OBJECTIVE 1: Develop techniques for genetic modification and genetic engineering of food animals including pluripotent stem cells, somatic cell nuclear transfer and genome editing technologies. 1A. Establish normal, functionally immortal, ungulate iPSC lines that lack genomic integration of either viral vectors or RF genes in the ungulate genome. 1B. Demonstrate the use of bovine iPSC lines for genetic engineering of cattle via chimerism, in vitro transgenesis, and NT. OBJECTIVE 2: Improve porcine production and product traits through expression of specific gene products via transient allogeneic cell transplantation of genetically engineered porcine cells into newborn pigs. 2A. Determine culture conditions for an immortal porcine cell line that enables the cells to be transplanted into pigs without hyperacute rejection. 2B. Determine the capacity of the cells of an immortal porcine cell line to survive in vivo after allogeneic cell transplantation into neonatal pigs. 2C. Determine if hGH-expressing transplanted cells affect the growth of neonatal pigs. OBJECTIVE 3: Reduce the emergence of drug resistance in common pathogens of food animals by developing recombinant antimicrobial gene constructs that can either be expressed in food animals with in vivo activity via transgenic technology, or delivered via feed additives consisting of either the purified agent or extracts/preparations of biofermenation organisms expressing the recombinant antimicrobial (e.g. Lactococcus lactis, yeast). 3A. Create, identify and test mutant versions of existing triple-acting recombinant antimicrobials for high lytic activity in a milk environment. 3B. Develop eukaryotic expression cassettes for triple-acting bactericidals and test for antimicrobial efficacy in cultured mammary cells and mammary glands of transgenic mice. 3C. Identify, isolate, and characterize multiple bacteriophage genes that express proteins with unique lytic activities against Clostridium perfringens and express these constructs in Saccharomyces cerevisiae. Verify that these lytic activities are maintained in the yeast-expressed proteins and test for effects on enteric C. perfringens and other gut flora when the transgenic yeast are fed to chickens.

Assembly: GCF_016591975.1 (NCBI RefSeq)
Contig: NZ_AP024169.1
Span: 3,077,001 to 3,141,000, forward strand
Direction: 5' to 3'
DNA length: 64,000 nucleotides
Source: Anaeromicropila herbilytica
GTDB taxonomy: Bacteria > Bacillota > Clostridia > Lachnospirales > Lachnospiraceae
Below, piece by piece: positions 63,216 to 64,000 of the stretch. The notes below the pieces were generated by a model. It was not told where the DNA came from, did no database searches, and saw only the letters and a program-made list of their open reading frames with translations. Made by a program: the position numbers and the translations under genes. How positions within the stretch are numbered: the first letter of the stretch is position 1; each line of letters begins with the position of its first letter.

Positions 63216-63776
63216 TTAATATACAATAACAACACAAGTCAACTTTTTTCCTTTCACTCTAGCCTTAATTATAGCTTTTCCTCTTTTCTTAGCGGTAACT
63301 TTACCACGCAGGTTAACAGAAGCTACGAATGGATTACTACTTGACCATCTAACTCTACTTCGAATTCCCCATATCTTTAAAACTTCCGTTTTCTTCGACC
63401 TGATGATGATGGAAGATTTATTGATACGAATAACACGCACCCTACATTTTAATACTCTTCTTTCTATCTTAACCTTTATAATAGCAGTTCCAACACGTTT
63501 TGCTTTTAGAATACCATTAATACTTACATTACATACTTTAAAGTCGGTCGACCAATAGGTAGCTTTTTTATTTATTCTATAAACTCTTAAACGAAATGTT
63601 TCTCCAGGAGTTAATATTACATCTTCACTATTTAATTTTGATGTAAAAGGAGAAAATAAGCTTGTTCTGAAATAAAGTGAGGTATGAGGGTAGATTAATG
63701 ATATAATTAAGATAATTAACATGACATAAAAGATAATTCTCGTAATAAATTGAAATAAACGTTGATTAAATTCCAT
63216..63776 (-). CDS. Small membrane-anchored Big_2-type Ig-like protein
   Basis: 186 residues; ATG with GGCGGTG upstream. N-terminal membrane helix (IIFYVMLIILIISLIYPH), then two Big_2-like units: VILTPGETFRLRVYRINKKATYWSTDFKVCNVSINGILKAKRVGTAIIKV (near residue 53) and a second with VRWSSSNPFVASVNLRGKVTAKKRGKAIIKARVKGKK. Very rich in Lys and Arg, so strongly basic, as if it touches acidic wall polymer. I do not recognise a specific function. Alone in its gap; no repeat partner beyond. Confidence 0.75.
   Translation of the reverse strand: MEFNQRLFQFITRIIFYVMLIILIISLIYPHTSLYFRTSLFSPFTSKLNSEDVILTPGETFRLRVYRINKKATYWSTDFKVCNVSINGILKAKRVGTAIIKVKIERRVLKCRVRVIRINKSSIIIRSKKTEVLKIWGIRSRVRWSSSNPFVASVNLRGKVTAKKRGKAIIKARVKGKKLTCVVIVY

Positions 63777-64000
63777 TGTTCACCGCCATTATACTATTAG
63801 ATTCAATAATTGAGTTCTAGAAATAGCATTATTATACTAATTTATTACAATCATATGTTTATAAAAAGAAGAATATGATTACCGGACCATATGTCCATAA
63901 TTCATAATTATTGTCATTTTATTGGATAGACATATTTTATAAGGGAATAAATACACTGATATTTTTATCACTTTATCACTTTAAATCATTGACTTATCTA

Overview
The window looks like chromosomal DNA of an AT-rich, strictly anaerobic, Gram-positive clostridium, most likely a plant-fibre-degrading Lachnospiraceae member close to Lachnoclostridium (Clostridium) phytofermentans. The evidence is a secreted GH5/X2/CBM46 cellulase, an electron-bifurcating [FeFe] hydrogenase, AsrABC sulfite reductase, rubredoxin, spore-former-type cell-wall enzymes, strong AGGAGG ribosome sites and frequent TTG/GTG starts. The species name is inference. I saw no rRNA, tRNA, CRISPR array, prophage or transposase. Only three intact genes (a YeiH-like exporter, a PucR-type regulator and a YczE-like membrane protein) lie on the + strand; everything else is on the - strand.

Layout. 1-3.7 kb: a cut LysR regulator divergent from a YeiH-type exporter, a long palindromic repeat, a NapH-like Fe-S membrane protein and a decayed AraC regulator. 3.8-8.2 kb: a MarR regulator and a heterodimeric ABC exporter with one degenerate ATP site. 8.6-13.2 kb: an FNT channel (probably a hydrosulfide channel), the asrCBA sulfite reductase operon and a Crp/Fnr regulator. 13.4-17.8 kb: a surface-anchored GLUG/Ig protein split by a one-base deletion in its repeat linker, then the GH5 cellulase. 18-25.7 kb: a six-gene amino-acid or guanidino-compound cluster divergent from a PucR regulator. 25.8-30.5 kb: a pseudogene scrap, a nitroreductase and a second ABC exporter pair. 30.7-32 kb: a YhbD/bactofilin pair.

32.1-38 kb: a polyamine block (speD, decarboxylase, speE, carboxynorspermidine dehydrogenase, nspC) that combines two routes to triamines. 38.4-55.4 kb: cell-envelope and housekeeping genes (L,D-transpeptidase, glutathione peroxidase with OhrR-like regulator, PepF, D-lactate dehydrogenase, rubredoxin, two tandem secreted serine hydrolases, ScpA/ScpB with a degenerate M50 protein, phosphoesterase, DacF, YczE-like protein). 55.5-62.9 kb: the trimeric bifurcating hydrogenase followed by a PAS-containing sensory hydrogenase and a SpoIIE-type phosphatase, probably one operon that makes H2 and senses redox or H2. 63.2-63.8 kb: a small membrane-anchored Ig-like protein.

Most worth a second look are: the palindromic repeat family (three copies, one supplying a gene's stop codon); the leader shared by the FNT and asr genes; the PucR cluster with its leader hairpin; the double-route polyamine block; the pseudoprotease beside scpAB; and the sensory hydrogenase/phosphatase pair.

The project will develop approaches for expressing new gene products in livestock that can be utilized to improve food animal production/efficiency, enhance traits, maintain strain- or breed-specific genetics, minimize disease susceptibility or improve product safety. The first objective will be the production of porcine and bovine-induced pluripotent stem cell (iPSC) cell lines, or other long-lived cell lines, that survive sufficiently long in culture to enable targeted gene replacements to be effected in cattle and pigs. The cell lines may also serve as an immortalized version of cryobanked material for the preservation of breeds. As an alternative to permanently modifying the livestock genome, the project objective will affect the phenotype of pigs via allogeneic transplantation of cultured pig cells that are transgenically modified to secrete specific proteins that confer a benefit to animal production traits, e.g., growth status, and harbor an inducible ‘suicide’ gene for ablation of the cells prior to animal harvest. The project objective will also be to develop triple-acting antimicrobial gene constructs as model transgenes to prevent bovine mastitis caused by Staphylococcus aureus. An expansion of prior lysostaphin work, the constructs will be designed with three unique staphylolytic activities as a strategy to reduce the development of resistant bacterial strains. Additionally, a protein transduction domain will be incorporated into the constructs to allow the antimicrobial protein to penetrate mammary cells and eradicate intracellular S. aureus that are typically associated with chronic mastitis infections.